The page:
Residents of a north-east village are objecting to a new funeral parlour for fear mourners will block tourists from reaching their popular harbour.
Portsoy residents are concerned plans to build a chapel of rest in Burnside Road would eat up the village’s recreation space and restrict access to the port.
They claim the proposals, submitted by GP Waypoint Design on behalf of funeral director David Urquhart of Glenglassaugh Workshops, could restrict access to a nearby sheltered housing complex, too.
Burnside Road property owners John and Deiadra Strachan objected to the plans arguing that congestion on the harbour’s access road could impact on “one of Portsoy’s main attractions”.
They wrote: “Funerals can attract large numbers of mourners and the resulting parking will create danger to other road users, including pedestrians, and repeated obstruction to local residents.”
Their comment adds: “This is a main thoroughfare to the harbour area…one of Portsoy’s main attractions.”
Another resident, Jean Ray, also wrote: “This road currently has high usage for parking for local residents, it is a main access road to the harbour and also provides access for emergency vehicles for the Burnside Court sheltered housing complex.
“If parking on both sides of this road was used to accommodate the large volume of traffic that comes with a funeral procession and to visit the chapel of rest this would make this already busy thoroughfare congested.
“This is also an area of green space which is used extensively by locals and visitors in the area for recreational use and is often used by children. Having a service like this in this location will be off-putting for people who with to enjoy the natural beauty of this space and inhibit people enjoying themselves whilst people are mourning their loved ones. This would therefore reduce the use of the park and take away more green space than the planning application states.”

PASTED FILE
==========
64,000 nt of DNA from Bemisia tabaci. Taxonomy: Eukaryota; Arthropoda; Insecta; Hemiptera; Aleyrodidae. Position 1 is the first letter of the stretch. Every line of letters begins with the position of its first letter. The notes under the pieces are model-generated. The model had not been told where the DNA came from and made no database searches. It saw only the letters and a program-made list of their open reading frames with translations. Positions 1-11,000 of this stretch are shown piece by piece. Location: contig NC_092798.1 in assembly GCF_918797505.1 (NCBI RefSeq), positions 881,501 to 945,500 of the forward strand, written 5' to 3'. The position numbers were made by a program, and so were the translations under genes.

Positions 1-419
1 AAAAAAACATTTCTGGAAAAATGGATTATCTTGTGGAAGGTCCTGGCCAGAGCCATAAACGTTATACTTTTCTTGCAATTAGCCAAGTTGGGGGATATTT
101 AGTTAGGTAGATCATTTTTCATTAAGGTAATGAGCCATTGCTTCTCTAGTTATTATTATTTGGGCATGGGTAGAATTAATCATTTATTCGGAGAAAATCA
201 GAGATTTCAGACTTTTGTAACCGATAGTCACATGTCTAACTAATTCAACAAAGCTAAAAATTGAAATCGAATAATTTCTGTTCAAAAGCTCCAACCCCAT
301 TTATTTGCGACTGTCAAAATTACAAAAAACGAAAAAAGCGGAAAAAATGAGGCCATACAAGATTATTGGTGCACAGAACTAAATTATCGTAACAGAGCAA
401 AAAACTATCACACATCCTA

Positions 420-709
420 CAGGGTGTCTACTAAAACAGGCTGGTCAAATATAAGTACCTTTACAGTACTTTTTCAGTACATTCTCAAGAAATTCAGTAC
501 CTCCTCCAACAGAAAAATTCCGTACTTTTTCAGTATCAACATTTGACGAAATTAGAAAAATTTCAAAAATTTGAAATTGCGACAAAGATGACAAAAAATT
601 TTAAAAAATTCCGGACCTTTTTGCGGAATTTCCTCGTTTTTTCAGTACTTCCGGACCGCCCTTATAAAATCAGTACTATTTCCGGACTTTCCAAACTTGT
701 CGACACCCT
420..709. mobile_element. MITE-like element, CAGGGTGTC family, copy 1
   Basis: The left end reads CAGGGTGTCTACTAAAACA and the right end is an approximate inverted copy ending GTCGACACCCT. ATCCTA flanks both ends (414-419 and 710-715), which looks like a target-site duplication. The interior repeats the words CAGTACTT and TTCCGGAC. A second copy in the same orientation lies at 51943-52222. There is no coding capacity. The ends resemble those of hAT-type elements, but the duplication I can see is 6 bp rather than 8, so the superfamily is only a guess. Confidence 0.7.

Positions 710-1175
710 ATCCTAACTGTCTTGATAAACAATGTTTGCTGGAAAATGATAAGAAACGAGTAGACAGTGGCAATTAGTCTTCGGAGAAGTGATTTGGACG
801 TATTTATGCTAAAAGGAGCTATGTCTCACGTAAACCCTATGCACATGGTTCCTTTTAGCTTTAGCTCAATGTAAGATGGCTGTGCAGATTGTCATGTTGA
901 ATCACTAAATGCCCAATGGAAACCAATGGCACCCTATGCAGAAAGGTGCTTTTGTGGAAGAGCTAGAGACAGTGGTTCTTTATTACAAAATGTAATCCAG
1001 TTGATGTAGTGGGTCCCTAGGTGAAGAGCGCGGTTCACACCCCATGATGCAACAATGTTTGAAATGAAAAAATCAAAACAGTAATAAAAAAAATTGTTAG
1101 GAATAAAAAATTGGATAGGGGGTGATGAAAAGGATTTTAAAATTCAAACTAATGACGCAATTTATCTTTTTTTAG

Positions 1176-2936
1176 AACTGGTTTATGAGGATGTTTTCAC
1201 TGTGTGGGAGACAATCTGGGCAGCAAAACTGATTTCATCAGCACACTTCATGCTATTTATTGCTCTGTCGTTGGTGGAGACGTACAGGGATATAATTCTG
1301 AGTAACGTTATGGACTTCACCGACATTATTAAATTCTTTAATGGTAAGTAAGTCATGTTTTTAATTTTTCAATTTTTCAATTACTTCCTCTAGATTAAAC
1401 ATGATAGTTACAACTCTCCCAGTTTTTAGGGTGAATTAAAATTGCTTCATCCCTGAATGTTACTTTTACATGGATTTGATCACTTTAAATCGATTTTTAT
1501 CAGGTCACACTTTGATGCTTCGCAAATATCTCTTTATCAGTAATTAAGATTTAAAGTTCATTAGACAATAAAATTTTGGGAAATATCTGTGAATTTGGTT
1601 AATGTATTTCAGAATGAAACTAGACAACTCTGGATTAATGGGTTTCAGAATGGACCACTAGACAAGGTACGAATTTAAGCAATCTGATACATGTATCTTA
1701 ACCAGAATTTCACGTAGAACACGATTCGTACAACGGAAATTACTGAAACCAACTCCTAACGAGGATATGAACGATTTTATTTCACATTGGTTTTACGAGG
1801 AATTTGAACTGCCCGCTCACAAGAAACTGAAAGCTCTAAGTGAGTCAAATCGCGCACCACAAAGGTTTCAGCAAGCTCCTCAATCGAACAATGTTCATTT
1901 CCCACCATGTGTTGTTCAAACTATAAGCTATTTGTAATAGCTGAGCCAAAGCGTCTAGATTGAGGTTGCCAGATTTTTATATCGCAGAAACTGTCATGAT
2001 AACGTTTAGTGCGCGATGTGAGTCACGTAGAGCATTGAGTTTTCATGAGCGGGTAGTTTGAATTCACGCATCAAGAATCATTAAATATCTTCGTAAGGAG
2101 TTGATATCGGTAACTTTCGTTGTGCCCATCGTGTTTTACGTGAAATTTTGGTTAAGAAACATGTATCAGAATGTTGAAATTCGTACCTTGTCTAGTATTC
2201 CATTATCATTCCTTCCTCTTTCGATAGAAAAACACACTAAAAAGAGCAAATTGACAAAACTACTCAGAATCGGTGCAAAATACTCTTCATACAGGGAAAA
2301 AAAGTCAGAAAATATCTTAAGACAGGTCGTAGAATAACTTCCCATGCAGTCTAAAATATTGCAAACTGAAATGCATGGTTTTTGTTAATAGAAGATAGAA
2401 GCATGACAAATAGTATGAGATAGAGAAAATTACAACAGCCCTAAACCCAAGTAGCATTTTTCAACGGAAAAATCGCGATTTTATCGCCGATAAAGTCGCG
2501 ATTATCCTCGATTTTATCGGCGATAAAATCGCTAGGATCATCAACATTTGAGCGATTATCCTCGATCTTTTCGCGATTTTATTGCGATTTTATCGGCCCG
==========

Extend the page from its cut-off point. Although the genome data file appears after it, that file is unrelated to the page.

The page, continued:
In a statement supporting the application, submitted in summer 2019, architect Gordon Philip said: “The proposed rest rooms and chapel facility proposed for Burnside Street has ample off-site parking for a facility of this description where the chapel element is only expected to be used sporadically, and not on a regular scheduled basis.
“The rest rooms and mortuary will be used on a more regular basis but this will generate only minor traffic use to the facility.
“Burnside Street is not a main thoroughfare in Portsoy and is a very quiet street with little through traffic, so on-street parking would cause very little disruption.”
The premises was previously used as a place of worship for Jehovah’s Witnesses twice a week until the hall there was demolished in the 1980s. The land is currently unkept and framed in Herris metal fencing.
If approved the new L-shaped building will host a large chapel equipped with a lectern and organ. It will also include two rooms for families to visit the deceased, an interview room, a mortuary with built-in coffin racks, and toilets.
Aberdeenshire Council officers are recommending the plans be refused by councillors on the Banff and Buchan Area Committee next Tuesday, though.
They argue it will not be adequately services in terms of car parking provision and could also increase flood risks elsewhere.